Rural watersheds across the Emerald Counties feel the strain as the Green Rush has exploded this last decade. Marijuana gardens are growing bigger and more remote properties are converting to cannabis farms. Pam Walker, a dispatcher for Southern Trinity Area Rescue and a resident of the Bridgeville area, along with many other residents, wants to understand how to deal with a host of new problems.
On Thursday, June 30 at 1 p.m. at Bridgeville Community Center, Walker has invited local residents to meet with Supervisor Estelle Fennell, a member of the Humboldt County Planning Department, a representative from Fish and Wildlife, a Humboldt County Sheriff’s deputy and someone from the North Coast Regional Water Quality Control Board.
“This is not an anti-cannabis meeting. In fact, I wish it would legalize….I’ve never been upset about people growing pot,” Walker said, “but it’s just like it’s the Wild West now. There’s no laws.” She worries that the new County regulations for medical marijuana are going to increase the confusion and further impact the lives of those who have lived in the area for years.
Walker described seeing what she called “a big grow” being built in the Larrabee Valley. “They said they had been permitted…But none of those permits have been okayed yet….They bulldozed in big flats….They are pulling all the water. Is that going to affect our water?”
After that, the community decided to ask for clarification on what the new county medical marijuana rules meant for them. “We talked with other neighbors and contacted Estelle Fennel,” she explained.
Walker said that she is worried about losing a way of life. “Most people who came out years ago came out for the peace and quiet but now we have super big glows from the greenhouses and the sound of generators at three in morning,” she pointed out. Other concerns that she and her neighbors have include increased traffic by drivers inexperienced on narrow country roads, unrestrained dogs that kill cattle, chickens and pets, as well as loss of families who are committed to their community. (A complete agenda is at the bottom of this article.) The growers moving into the area to take advantage of the Green Rush aren’t families with roots in the area, Walker said.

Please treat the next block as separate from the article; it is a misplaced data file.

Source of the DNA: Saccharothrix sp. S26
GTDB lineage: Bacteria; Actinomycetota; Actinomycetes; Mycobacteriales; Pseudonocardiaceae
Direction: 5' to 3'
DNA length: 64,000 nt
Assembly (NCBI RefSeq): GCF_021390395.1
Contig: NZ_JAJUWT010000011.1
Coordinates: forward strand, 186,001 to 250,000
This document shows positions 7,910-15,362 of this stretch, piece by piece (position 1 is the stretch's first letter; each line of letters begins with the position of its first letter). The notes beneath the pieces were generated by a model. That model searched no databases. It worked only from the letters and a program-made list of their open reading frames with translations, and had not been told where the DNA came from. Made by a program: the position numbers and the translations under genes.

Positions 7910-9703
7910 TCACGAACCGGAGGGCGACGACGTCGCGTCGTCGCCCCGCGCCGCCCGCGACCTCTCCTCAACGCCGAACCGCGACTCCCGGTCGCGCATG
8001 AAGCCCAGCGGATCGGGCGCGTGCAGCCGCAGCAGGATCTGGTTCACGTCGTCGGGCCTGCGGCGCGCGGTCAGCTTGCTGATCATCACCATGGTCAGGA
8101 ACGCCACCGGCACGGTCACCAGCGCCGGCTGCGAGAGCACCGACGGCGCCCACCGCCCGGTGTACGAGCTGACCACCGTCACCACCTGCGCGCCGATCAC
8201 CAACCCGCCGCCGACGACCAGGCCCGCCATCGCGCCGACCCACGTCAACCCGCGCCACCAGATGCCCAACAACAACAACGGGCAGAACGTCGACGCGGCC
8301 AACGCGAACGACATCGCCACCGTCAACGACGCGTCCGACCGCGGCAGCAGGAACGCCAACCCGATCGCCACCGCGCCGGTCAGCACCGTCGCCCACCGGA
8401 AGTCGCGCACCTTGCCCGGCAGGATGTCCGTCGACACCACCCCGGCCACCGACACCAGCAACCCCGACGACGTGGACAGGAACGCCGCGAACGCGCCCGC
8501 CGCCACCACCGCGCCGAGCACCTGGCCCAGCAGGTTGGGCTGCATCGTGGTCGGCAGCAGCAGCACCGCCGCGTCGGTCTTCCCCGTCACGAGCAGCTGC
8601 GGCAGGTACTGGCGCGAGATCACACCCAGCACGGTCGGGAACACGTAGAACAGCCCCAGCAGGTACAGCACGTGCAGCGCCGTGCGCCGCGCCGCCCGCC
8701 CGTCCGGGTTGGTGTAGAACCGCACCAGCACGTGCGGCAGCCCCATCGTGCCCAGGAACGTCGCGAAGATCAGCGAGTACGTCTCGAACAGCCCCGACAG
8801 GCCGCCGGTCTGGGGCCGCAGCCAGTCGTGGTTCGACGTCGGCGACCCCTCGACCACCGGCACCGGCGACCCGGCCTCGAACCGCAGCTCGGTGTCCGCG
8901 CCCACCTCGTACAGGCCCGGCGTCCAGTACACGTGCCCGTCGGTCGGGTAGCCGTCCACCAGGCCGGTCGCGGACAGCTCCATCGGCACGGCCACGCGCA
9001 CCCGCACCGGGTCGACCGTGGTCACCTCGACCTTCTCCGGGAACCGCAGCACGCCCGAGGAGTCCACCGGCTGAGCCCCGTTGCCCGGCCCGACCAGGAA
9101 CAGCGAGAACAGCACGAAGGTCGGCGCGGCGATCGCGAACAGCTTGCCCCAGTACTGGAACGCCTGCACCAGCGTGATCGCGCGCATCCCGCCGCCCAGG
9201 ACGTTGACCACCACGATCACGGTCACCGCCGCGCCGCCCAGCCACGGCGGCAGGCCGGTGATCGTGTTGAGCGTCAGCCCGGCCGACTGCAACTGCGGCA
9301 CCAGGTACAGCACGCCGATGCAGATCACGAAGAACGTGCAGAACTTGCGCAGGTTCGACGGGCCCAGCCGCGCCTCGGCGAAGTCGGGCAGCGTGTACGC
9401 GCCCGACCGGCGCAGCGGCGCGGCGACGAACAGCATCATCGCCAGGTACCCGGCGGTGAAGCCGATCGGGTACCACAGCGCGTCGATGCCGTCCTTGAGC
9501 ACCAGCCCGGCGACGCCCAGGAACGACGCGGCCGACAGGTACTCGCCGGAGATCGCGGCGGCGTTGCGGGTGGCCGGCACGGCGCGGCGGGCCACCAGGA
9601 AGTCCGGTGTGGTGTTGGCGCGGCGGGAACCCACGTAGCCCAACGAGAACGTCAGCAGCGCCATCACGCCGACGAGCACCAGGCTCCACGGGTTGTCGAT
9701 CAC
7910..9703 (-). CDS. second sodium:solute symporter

“This has really impacted our school,” she explained. “Our enrollment has really dropped….Families can’t really afford to buy land… .”
The environment is also another big concern. The Green Rush is only the latest in a series of economic booms that have busted after damaging the land around her, she said. “I’ve lived up here for 40 years,” she explained. “It seemed like our hills were recovering a bit from the abuse of logging and now we’re seeing the abuse come back. When [the Green Rush] busts, I don’t know if our land can recover from it.”
But. perhaps, most importantly, she worried about increasing violence. “A young man was beat up here for trying to use water that his family had used for years. He was told by the growers that he couldn’t use it anymore.”
The Green Rush, she said, should not be able to destroy a way of life. “I think it should not be to the detriment of the environment and the people who are living out there,” she stated.
The coming meeting with government officials is an attempt to get some answers on how to deal with her new neighbors. “We’ll have some questions answered about how things will be enforced,” she explained. “These guys have enough money that they don’t care about fines…They just pay but that doesn’t help our environment.”